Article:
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African American Studies scholar Henry Louis Gates Jr. was born in Keyser, West Virginia on September 16, 1950, the son of Henry Louis Gates Sr. and Pauline Augusta Coleman. Gates first enrolled in college at Potomac State College in 1968, before transferring to Yale University in 1969. In 1970, he received a fellowship from Yale that would allow him to work and travel in Africa. Gates graduated from Yale in 1973, receiving his B.A. degree in History. Gates was also honored in 1973 with an Andrew W. Mellon Foundation Award. The first such grant to be given to an African American, the award allowed Gates to study at the University of Cambridge, in the United Kingdom. At Cambridge, Gates enrolled in the Clare College, and studied English Literature. Gates was able to work with scholars such as Wole Soyinka, the first native of Africa to win a Pulitzer Prize, British Labor scholar Raymond Williams and literary critic George Steiner. While he returned to the United States in 1975, Gates continued his studies, and received PhD. in English Language and Literature from the University of Cambridge in 1979.
Gates enrolled at Yale Law School in 1975, but left after a month. He stayed at the New Haven, CT. institution, becoming a secretary at with the University’s unit of African American Studies. In 1976, Gates was appointed as a lecturer in English and African American Studies, and named Director of Undergraduate Studies. Gates was made an Assistant Professor at Yale in 1979, and stayed at the University until 1985 While at Cornell University, where he served as a Professsor of English, Literature and Africana Studies from 1985 to 1990, Gates groundbreaking text Signifying Monkey A Theory of Afro-American Literary Criticism, was released. A 1989 American Book Award winner, the work extended the application of the concept of “signifyin(g)” to analysis of African American works and thus rooted African-American literary criticism in the African American vernacular tradition. The work gained Gates critical acclaim nationally, and he quickly translated his success into a more mainstream career as a “public intellectual,” writing pieces on race and other issues for publications like the New York Times, The New Yorker, The Nation and The New Republic.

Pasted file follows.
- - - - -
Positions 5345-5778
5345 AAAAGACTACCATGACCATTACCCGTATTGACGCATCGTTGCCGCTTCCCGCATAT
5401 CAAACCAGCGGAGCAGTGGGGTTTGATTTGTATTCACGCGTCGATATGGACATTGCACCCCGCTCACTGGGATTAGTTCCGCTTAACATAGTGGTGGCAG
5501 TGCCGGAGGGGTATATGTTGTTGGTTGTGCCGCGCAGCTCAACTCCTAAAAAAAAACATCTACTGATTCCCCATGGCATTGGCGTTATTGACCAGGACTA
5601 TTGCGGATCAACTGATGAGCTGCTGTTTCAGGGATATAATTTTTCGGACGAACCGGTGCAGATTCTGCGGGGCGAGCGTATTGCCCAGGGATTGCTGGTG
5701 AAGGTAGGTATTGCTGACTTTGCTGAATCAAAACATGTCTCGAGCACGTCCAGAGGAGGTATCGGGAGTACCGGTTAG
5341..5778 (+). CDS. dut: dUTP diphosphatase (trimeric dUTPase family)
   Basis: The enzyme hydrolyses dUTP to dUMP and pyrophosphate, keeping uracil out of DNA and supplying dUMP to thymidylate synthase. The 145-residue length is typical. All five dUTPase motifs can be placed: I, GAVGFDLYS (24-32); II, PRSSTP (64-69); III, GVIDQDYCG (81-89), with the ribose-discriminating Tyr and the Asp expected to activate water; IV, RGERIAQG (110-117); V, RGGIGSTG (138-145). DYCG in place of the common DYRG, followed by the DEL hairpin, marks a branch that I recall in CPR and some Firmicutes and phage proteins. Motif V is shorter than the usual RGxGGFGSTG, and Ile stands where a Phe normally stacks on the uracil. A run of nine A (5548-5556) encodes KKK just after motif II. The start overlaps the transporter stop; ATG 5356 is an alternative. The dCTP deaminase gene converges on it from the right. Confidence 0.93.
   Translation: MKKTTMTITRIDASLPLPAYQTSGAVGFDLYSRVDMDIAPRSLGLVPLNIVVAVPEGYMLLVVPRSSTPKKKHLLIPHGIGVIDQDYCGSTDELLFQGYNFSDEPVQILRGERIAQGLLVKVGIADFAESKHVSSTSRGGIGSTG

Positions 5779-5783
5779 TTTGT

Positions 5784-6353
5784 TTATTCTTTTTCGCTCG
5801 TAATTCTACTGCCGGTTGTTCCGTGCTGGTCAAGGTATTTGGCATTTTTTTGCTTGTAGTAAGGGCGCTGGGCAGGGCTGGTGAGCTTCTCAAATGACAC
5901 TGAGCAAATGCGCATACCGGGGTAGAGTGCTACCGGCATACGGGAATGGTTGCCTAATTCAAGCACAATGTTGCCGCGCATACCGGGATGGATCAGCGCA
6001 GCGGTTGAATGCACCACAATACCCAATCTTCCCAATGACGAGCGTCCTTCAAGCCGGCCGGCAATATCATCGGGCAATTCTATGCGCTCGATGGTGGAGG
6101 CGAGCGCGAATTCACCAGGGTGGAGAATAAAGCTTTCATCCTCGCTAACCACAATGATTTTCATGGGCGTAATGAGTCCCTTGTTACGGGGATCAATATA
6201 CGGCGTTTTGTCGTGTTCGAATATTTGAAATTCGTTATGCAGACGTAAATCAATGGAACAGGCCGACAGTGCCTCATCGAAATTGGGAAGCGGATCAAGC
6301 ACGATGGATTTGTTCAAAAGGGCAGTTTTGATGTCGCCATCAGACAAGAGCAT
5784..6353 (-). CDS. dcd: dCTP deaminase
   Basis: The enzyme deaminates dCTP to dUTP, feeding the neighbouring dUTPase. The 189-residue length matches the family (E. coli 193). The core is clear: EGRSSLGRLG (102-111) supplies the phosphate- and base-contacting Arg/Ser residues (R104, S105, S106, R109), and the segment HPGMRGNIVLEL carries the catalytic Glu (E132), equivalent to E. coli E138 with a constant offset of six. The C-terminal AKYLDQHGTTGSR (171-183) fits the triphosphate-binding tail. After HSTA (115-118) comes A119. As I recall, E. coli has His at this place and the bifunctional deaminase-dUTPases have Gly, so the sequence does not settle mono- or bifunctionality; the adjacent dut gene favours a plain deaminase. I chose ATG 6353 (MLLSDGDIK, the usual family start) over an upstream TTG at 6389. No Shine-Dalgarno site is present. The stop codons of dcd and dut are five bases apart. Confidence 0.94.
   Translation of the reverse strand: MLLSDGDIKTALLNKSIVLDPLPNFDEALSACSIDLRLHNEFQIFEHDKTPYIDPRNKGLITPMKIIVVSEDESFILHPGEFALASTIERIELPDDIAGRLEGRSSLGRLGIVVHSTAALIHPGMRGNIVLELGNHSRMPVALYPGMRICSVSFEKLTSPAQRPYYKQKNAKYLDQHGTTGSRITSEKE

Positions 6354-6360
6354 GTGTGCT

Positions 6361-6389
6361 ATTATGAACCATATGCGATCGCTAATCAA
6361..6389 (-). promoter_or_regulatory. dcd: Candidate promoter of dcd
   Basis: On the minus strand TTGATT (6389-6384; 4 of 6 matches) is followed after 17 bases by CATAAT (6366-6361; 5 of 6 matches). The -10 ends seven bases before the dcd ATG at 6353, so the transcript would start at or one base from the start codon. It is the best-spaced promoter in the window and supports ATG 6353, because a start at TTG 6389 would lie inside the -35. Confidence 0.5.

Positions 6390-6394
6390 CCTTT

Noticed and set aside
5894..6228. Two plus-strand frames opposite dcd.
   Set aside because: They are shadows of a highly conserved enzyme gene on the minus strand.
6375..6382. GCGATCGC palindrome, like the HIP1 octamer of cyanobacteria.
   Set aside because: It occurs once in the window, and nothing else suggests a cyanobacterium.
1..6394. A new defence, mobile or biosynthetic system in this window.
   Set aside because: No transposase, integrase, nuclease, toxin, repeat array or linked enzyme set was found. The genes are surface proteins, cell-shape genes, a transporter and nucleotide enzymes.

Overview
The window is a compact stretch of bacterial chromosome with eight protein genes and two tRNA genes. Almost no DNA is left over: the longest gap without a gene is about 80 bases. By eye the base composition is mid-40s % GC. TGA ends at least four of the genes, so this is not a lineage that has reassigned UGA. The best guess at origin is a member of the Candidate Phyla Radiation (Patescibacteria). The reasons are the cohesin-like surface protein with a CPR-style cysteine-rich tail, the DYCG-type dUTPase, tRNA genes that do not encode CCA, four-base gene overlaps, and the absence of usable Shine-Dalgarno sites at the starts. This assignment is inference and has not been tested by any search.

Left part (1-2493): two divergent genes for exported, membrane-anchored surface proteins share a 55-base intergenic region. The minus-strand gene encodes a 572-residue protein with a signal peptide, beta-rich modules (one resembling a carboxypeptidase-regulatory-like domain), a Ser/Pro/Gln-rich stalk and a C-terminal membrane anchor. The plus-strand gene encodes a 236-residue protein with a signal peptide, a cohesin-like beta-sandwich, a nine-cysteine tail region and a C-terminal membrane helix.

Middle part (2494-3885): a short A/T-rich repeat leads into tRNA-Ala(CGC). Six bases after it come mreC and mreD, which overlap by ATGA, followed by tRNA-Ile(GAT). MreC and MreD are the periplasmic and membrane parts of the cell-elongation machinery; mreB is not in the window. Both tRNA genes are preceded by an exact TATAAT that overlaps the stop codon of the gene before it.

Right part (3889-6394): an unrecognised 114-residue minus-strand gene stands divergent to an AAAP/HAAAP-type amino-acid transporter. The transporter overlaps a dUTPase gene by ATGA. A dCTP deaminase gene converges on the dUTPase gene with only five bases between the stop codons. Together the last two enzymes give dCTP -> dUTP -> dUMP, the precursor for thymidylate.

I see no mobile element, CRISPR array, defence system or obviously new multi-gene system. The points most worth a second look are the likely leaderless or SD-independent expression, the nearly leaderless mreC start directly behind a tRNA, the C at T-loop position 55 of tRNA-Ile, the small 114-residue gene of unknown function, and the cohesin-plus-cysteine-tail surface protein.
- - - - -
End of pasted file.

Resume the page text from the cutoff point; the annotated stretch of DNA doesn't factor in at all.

After a short stay at Duke University from 1989 to 1991, Gates moved onto Harvard University, where he became a Professor and Director of the W.E.B. DuBois Institute for African and African American Research, a position he still holds today. Gates was also the co-founder of TheRoot.com, an online magazine, and editor of the Oxford African American Studies Center.